How to Remove a Deep Splinter

Two Methods:Dealing with Deep SplintersRemoving Other Splinters

Splinters are a common nuisance for both children and adults. The most common types of splinters that can get embedded in your skin are made of wood, glass or metal.[1] Most superficial splinters can be removed at home with some basic tools or compounds, although deeper splinters often need medical assistance. Any type of splinter can be painful, cause local irritation and potentially lead to an infection — they can introduce bacteria or other germs into your skin. As such, it's best to remove a splinter and clean the minor wound as quickly as you can.

Method 1
Dealing with Deep Splinters

  1. 1
    Avoid squeezing the splinter. It may be your first instinct, but with any deep splinter, avoid squeezing around the edges of the wound with your fingers in efforts to push the splinter out. It rarely works and you risk breaking the splinter and causing more damage.
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    Use a needle to pry the splinter loose. For a deeper splinter that's below the surface of your skin, use a sterilized needle or pin to try and dig a portion of it up above the surface.[2] Use the clean needle / pin to make a small hole in your skin over the end of the splinter closest to the surface. Then try to lift the splinter up with the tip of the needle/pin until it can be nabbed with tweezers or nail clippers and removed. Don't try to completely dig the deep splinter out because you'll cause more damage and risk breaking the splinter.
    • Disinfect the needle or pin by wiping it with an alcohol swab or by holding it in a flame for about a minute.
    • The initial probing with the needle/pin may hurt a little, especially if the splinter is in your finger or toe.
    • If the wound bleeds after the splinter is removed, then apply a clean cotton ball with pressure for about five minutes or until the wound clots.
    • With this more invasive method, spend a little more time to thoroughly disinfect the wound with alcohol wipes, vinegar or hydrogen peroxide before applying pressure with the cotton ball.
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    Consider using a drawing salve. A drawing salve is a type of disinfectant that helps to dislodge deeper splinters by lubricating them and allowing them to "slip out" of your skin.[3] It's a painless way of bringing deeper splinters to the surface of your skin. However, once you've applied the drawing salve to the wound, it often takes a day or so to dislodge the splinter, depending on where it is and how deep it is. As such, you'll need some patience and have to put up with any discomfort for many hours.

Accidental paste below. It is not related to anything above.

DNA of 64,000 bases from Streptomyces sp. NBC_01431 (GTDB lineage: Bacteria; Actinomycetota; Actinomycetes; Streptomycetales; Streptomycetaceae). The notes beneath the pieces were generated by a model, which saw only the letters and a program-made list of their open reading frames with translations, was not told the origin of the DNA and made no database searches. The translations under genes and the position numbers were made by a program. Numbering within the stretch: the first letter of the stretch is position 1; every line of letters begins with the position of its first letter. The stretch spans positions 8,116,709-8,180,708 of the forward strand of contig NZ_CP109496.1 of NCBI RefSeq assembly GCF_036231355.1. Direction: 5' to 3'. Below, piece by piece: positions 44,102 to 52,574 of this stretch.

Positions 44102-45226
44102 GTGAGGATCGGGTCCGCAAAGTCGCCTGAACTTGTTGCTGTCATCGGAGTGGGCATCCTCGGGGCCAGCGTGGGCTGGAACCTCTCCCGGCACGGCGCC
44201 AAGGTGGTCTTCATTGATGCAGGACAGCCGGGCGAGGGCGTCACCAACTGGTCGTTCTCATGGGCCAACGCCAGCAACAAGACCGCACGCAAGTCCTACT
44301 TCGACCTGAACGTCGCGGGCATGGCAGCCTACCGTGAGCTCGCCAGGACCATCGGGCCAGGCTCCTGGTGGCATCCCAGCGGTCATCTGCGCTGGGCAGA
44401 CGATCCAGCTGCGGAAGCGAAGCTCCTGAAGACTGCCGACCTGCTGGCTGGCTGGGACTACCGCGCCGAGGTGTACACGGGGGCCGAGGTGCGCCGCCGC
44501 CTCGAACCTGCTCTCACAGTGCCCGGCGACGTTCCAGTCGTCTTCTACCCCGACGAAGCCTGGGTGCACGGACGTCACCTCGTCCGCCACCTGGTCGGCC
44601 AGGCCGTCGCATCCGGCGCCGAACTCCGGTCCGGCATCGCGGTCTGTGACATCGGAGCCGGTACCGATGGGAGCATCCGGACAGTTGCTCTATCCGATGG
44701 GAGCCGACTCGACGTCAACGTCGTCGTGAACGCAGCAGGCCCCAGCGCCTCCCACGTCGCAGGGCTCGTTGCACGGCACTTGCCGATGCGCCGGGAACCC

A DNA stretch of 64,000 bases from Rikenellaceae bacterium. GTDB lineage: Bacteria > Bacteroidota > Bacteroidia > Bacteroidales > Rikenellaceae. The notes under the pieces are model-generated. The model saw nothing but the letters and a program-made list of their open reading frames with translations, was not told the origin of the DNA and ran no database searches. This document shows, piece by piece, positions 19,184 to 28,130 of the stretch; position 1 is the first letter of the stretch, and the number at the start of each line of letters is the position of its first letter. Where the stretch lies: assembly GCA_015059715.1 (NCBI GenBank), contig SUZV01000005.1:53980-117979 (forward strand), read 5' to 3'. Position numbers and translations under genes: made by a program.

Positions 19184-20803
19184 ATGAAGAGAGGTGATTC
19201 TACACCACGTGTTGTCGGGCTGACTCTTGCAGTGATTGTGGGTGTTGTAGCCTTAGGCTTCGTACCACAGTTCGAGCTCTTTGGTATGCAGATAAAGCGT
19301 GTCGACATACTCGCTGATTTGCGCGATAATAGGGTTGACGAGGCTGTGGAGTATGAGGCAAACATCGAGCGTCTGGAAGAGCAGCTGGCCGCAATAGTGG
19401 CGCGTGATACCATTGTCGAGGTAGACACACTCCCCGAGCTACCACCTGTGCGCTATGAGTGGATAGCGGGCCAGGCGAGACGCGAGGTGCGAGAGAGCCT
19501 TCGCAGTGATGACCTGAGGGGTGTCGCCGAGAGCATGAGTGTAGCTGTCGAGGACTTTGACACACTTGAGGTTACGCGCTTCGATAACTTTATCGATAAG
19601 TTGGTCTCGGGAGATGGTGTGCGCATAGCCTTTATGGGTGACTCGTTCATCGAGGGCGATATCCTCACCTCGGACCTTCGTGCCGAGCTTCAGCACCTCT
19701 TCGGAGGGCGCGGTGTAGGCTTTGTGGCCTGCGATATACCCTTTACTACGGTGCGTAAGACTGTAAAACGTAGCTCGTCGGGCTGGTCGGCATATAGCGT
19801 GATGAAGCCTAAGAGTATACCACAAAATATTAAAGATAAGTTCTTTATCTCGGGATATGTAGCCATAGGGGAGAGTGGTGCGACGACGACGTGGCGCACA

• One of the more common brands is Ichthammol (black drawing salve), which is found at most pharmacies over-the-counter.
    • Beware that drawing salves are quite greasy and tend to smell unpleasant.
    • It's best to cover the salve with a band-aid while you wait for it to work.
    • In most cases, the salve will only bring the splinter to the skin's surface, so you'll still need to pluck it out with tweezers.
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    Try adding some baking soda to the wound. Baking soda is not only a good disinfectant, but it can slow down bleeding and help draw a deep splinter closer to the skin's surface.[4] If the splinter is made of glass, metal or plastic, then soak the area in a basin of warm water with a few teaspoons of baking soda added for up to an hour. If the splinter is wooden, soaking it is not a good idea because it may swell or disintegrate and become more difficult to remove. Instead, make a thick baking soda paste with some water, apply it over your wound and cover with a bandage overnight.